We laughed as we said it, sitting together in the mothership executive conference room at Peoplefluent planning our global domination strategy.
We’d been meeting all week, meeting after meeting, a gaggle of senior leadership and marketing team leads, workshopping and brainstorming and collaborating over all that we’ve been, where we are and where we need to be.
We know we have to create aspirational experiences with our products for our customers, because today’s companies big and small are trying desperately to improve employee success, productivity, retention and loyalty. They want to move from today’s way – the talent management experience of one size that fits all – and move to the “next way,” a more engaging and perpetually positive talent experience for one that affects all. This perpetual positivity creates a culture of optimism and lights bonfires of celebratory growth.
Well, CHRO’s (Chief Human Resource Officers) and HR pros across the board are now evolving and they understand that the workplace should be talent-centric, not process-centric, and that is fundamentally changing the way they’re doing business. CEO’s love this, because they want the HR business to fundamentally change the way it rolls (as the kids say, or use to).
So what’s wrong with the aspirational?
Is the goal of creating an optimistic workplace culture simply too much marshmallow fluff? Or is it the yummy stuff that serves up long-term growth and success?
Of course it’s too easy to talk about all the bad workplace stuff today and poke fun at the happy workplace, so we should focus on what we can all do to make the workplace better.
According to the 17th Annual PwC Global CEO survey, only “32% of US CEOs agree that the level of trust with employees has improved in their industry over the last five years. That’s not encouraging at a time when business leaders need employees excited about the strategy and willing to take necessary risks to get there.”
Employee engagement is nice if you can get it, but the PwC CEO survey does validate that our captains of industry do want to make a difference by:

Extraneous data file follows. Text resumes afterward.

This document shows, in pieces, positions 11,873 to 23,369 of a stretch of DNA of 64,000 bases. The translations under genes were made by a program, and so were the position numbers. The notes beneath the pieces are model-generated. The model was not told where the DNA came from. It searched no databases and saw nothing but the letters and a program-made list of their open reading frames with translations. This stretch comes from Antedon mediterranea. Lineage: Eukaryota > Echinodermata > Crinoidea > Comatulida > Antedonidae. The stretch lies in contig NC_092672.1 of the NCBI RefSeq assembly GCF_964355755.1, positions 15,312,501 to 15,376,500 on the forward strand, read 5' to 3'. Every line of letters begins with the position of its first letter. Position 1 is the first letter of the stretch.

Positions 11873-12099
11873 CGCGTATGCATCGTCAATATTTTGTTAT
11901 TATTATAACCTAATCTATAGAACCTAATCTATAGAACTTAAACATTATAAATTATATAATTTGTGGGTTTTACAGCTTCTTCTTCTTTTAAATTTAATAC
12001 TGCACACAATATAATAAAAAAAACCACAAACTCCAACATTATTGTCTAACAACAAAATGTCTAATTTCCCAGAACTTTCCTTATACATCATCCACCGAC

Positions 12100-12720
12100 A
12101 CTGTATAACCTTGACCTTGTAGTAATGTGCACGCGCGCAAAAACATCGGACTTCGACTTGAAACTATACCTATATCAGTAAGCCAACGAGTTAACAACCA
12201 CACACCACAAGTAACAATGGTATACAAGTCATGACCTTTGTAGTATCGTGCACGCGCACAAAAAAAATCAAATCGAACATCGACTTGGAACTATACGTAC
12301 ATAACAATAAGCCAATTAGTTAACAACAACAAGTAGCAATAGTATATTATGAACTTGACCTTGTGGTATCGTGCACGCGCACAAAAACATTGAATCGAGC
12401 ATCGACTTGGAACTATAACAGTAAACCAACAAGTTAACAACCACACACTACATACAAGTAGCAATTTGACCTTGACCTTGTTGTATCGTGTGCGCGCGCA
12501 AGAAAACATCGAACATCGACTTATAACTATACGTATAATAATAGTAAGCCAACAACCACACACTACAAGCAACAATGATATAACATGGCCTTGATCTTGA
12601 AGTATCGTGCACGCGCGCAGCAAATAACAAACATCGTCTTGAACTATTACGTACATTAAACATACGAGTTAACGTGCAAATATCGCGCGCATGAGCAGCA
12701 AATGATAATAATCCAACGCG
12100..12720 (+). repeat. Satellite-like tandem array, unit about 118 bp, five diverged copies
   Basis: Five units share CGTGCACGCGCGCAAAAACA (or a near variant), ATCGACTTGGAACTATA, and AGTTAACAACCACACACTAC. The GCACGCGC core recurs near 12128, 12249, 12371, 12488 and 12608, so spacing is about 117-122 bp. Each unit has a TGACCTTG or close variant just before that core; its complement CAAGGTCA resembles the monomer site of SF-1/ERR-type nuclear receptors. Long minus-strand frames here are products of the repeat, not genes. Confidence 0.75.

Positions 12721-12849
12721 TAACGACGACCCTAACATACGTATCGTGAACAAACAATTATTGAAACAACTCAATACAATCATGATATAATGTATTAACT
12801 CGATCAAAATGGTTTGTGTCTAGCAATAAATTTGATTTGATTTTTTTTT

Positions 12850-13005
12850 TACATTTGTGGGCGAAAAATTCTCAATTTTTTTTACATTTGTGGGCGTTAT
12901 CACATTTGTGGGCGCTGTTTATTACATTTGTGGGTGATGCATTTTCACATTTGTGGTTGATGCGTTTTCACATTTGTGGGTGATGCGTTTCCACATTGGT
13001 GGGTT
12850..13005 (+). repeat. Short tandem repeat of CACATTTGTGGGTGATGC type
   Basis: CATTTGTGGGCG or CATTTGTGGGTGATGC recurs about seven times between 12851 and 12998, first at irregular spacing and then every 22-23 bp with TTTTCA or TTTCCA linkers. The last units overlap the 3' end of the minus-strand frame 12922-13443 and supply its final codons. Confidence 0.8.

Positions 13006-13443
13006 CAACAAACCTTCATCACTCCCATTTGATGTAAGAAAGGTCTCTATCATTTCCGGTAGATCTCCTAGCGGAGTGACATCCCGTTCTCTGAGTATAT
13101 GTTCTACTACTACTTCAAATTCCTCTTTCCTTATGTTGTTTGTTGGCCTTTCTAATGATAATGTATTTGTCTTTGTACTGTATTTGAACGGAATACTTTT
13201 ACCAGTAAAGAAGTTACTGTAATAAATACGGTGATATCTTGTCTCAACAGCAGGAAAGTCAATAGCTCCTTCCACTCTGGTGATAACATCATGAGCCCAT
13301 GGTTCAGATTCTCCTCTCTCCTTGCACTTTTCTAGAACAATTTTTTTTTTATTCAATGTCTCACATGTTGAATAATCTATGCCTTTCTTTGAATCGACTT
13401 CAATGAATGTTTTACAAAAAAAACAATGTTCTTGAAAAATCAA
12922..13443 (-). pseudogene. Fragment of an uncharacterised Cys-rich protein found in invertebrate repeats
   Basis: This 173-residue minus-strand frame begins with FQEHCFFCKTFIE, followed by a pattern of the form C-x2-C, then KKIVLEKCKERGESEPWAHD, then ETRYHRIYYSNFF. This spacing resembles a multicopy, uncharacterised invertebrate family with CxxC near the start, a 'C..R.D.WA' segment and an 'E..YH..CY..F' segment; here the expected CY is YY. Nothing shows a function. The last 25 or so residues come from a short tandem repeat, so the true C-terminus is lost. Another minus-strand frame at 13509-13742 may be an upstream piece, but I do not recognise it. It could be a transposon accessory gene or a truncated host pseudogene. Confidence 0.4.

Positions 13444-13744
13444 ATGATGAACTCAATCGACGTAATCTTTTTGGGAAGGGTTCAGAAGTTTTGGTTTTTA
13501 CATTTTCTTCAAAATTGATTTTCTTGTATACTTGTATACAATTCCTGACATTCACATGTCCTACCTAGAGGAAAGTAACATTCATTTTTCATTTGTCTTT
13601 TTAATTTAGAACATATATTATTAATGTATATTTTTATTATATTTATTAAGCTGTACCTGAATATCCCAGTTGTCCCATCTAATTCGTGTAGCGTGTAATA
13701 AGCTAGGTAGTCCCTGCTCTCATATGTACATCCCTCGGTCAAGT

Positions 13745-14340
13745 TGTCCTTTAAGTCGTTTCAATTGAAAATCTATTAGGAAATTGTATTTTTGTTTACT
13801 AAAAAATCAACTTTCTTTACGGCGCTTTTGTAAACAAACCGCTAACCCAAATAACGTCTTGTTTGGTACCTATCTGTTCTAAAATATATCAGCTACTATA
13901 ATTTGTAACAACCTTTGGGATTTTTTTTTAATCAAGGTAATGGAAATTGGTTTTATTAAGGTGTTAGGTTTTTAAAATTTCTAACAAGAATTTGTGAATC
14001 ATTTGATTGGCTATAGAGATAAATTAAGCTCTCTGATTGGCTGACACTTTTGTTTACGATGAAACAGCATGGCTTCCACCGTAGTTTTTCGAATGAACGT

- Getting people excited and connected to the strategy matters when CEOs make changes in their business model. Being transparent about what it will take to be successful and where the company is headed is important.
- Equally, being clear about expectations about employee behavior, for example, in how to interact with customers or collaborate together with other people helps change the corporate culture. Leaders need to create the environment and back their employees as they go through the changes to improve employee engagement and raise the levels of trust.
So then I got to hang out with my dear friend and TalentCulture #TChat community co-founder, Meghan M. Biro, and her very nice husband while I was in Boston. We met at a great local pizza place / candlepin bowling alley called Sacco’s (something new for me). Everyone single employee I met was upbeat and positive when it came to every aspect of service. It showed all around us as the place filled to capacity with family and friends who were upbeat and positive.
One sign on the wall near the wood-fired ovens read: think good thoughts.
Right on. It pays off, which is the pay-off in outcomes, business outcomes that is. The positive experiences must drive business outcomes, which is the pay-off of the two things I want you all to take away today:
- Experience. It’s okay to be aspirational, to find more positive purpose and meaning in the world of work. Workplace optimism builds stronger relationships and empowers a culture that is positive for employees and management. Senior leadership must be involved of course, but managers and employees can also really help drive the optimistic culture that drives success that drives the right business outcomes. We can all help improve morale close to where all the work gets done.
- Outcomes. Managers and employees can create actionable ideas that create workplace optimism and meaningful work. And meaningful work drives productivity, growth and the many other business outcomes that keep us all in business. It motivates us to not just do more, but to do better. We’re more open to collaborative ideas, to being more efficient and productive, to continuously develop and invest in ourselves just as the best companies to work for do in kind, to generating more profitable revenue while reducing costs.
Experience outcomes. Sigh. Think good thoughts indeed.